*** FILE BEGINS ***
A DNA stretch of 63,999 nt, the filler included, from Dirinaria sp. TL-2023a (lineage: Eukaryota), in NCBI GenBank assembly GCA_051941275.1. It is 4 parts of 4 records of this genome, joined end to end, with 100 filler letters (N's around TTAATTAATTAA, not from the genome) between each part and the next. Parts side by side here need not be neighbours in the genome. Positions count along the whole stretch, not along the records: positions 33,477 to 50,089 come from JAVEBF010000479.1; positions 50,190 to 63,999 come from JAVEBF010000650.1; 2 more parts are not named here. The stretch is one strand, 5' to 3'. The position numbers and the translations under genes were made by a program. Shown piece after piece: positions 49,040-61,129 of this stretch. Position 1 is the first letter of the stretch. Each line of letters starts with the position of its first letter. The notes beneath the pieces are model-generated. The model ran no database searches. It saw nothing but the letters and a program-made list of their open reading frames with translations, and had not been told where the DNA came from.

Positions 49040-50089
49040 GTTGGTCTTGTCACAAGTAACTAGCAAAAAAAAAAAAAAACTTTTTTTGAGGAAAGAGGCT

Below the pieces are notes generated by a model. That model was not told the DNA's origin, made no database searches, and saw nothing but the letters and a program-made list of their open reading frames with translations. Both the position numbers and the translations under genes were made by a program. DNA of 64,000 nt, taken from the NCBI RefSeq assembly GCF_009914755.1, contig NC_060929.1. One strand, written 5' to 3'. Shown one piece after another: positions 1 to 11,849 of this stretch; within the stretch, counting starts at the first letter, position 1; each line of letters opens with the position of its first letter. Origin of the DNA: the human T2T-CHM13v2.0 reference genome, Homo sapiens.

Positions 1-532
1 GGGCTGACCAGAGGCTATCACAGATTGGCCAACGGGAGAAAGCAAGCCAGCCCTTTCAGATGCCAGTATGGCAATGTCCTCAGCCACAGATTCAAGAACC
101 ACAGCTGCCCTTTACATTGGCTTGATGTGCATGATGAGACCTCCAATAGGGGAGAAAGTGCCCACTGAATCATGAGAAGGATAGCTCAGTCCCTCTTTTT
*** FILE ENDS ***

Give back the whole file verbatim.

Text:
A DNA stretch of 63,999 nt, the filler included, from Dirinaria sp. TL-2023a (lineage: Eukaryota), in NCBI GenBank assembly GCA_051941275.1. It is 4 parts of 4 records of this genome, joined end to end, with 100 filler letters (N's around TTAATTAATTAA, not from the genome) between each part and the next. Parts side by side here need not be neighbours in the genome. Positions count along the whole stretch, not along the records: positions 33,477 to 50,089 come from JAVEBF010000479.1; positions 50,190 to 63,999 come from JAVEBF010000650.1; 2 more parts are not named here. The stretch is one strand, 5' to 3'. The position numbers and the translations under genes were made by a program. Shown piece after piece: positions 49,040-61,129 of this stretch. Position 1 is the first letter of the stretch. Each line of letters starts with the position of its first letter. The notes beneath the pieces are model-generated. The model ran no database searches. It saw nothing but the letters and a program-made list of their open reading frames with translations, and had not been told where the DNA came from.

Positions 49040-50089
49040 GTTGGTCTTGTCACAAGTAACTAGCAAAAAAAAAAAAAAACTTTTTTTGAGGAAAGAGGCT

Below the pieces are notes generated by a model. That model was not told the DNA's origin, made no database searches, and saw nothing but the letters and a program-made list of their open reading frames with translations. Both the position numbers and the translations under genes were made by a program. DNA of 64,000 nt, taken from the NCBI RefSeq assembly GCF_009914755.1, contig NC_060929.1. One strand, written 5' to 3'. Shown one piece after another: positions 1 to 11,849 of this stretch; within the stretch, counting starts at the first letter, position 1; each line of letters opens with the position of its first letter. Origin of the DNA: the human T2T-CHM13v2.0 reference genome, Homo sapiens.

Positions 1-532
1 GGGCTGACCAGAGGCTATCACAGATTGGCCAACGGGAGAAAGCAAGCCAGCCCTTTCAGATGCCAGTATGGCAATGTCCTCAGCCACAGATTCAAGAACC
101 ACAGCTGCCCTTTACATTGGCTTGATGTGCATGATGAGACCTCCAATAGGGGAGAAAGTGCCCACTGAATCATGAGAAGGATAGCTCAGTCCCTCTTTTT